Josephine: A Musical Cabaret
is a most spectacular show
What was a superior small-stage Fringe show has become a splendid large-stage production
By Byron Toben
July 13, 2023
One year ago, I saw Josephine: A Musical Cabaret at the 2022 Montreal Fringe Festival and was so impressed by it that in my review I hinted to the Segal Centre that this would be great remounted there. So it has come to be, and even greatly enhanced, but I doubt that my hint triggered the move, as Lisa Rubin had scouts that reached the same conclusion.
What was a superior small-stage Fringe show has become a spectacular large-stage production that the technicians and equipment of the Sylvan Adams space at the Segal offer. Co-created and performed by Tymisha Harris, the further choreography and direction of Sean Cheesman has provided a “wow” factor.
The show features an on-stage band, headed by pianist Taurey Butler with JenniferBell on woodwinds, Morgan Moore on bass, and Wali Muhammad on drums. The staging includes many on-stage costume changes, some audience participation, and songs like Minnie The Moocher and The Times they are a-changing.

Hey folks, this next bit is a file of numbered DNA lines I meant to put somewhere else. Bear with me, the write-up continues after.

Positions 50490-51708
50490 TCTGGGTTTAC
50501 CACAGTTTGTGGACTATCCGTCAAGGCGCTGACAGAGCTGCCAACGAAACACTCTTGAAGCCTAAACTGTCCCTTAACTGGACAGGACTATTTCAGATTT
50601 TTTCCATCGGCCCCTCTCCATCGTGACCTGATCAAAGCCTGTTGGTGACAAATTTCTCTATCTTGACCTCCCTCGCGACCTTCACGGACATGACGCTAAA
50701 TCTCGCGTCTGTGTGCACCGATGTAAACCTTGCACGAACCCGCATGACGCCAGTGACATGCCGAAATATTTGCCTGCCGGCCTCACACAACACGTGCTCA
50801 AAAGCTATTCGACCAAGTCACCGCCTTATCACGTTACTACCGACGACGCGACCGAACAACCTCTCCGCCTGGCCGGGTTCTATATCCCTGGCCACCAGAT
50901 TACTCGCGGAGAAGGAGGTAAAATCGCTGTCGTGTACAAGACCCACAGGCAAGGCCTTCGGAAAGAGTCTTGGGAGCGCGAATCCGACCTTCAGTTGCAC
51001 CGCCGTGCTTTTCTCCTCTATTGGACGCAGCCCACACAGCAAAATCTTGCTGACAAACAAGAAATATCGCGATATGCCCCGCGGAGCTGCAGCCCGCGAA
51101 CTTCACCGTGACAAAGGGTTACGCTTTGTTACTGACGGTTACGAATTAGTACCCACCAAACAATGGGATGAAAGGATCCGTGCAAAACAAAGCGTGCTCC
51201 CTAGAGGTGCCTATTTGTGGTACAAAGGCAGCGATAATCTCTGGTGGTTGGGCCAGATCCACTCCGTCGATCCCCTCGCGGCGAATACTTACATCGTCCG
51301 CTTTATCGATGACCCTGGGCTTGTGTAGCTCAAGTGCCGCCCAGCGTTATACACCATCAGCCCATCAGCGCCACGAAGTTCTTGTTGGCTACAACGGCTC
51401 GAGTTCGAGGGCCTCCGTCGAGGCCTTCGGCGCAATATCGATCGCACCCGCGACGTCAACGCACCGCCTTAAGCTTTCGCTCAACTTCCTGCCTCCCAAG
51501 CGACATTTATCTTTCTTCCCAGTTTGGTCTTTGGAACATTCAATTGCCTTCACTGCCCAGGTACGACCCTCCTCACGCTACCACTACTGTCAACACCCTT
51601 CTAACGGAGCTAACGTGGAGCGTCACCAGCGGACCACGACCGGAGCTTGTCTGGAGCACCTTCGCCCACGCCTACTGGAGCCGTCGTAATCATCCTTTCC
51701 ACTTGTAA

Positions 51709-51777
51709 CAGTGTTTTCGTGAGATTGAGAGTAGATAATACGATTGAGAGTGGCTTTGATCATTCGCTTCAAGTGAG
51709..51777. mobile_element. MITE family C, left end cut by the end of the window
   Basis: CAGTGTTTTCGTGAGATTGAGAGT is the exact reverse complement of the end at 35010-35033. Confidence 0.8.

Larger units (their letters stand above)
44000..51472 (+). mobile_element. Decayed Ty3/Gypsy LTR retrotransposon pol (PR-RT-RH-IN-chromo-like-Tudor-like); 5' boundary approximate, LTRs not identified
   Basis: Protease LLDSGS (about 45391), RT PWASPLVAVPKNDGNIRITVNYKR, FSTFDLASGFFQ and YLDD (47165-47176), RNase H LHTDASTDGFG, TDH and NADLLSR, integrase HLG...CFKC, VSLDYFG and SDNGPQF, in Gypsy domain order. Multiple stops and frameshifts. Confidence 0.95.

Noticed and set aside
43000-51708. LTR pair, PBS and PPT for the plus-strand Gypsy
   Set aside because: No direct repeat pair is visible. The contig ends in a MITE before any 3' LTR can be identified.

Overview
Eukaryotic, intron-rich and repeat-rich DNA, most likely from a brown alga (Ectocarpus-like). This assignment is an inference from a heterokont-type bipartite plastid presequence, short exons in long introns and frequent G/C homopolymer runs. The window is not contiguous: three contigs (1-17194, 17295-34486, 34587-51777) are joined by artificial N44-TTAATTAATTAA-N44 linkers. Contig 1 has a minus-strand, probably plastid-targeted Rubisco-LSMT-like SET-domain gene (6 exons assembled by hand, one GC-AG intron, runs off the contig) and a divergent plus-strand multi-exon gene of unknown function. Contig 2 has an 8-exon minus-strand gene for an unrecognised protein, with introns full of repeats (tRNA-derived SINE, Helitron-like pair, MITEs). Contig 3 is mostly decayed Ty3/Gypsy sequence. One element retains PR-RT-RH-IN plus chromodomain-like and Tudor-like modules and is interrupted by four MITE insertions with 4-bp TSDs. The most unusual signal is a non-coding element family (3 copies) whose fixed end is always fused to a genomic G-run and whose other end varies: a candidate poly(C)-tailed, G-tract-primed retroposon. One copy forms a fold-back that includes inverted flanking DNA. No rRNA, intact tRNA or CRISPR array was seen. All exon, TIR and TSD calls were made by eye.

Hard to picture anyone else so perfect in depicting Joséphine Baker as Ms. Harris in this role. At the standing ovations at the end of the June 1 press launch, the director Mr. Cheesman was accompanied by his small pet dog, defying W.C. Field`s warning about being upstaged by dogs and small children. A post-show buffet featured fruit slices on a slender stick, a reminder of Josephine`s outrageous hats.
The real-life Josephine Baker (1906-1975) became the first internationally famous Afro-American actor/singer/dancer “before Ella, Tina, Billie or Beyonce” when she went to Paris which provided her with opportunities denied in then racially restrictive America.
Her accomplishments go beyond her famous banana skirt dance and included her aiding the Allies by spying on Nazi-occupied France during WW II as well as joining Martin Luther King, Jr. in his 1963 March on Washington. Josephine Baker also managed to squeeze in four husbands and twelve adopted children. She was buried in Monaco and inducted into the French Pantheon in Paris, the resting place of Victor Hugo, Voltaire, and Mme. Curie, among others. Not bad for a gal born in Missouri.
Images: Leslie Schachter
Byron Toben, a past president of The Montreal Press Club, has been WestmountMag.ca’s theatre reviewer since July 2015. Previously, he wrote for since terminated websites Rover Arts and Charlebois Post, print weekly The Downtowner, and print monthly The Senior Times. He also is an expert consultant on U.S. work permits for Canadians.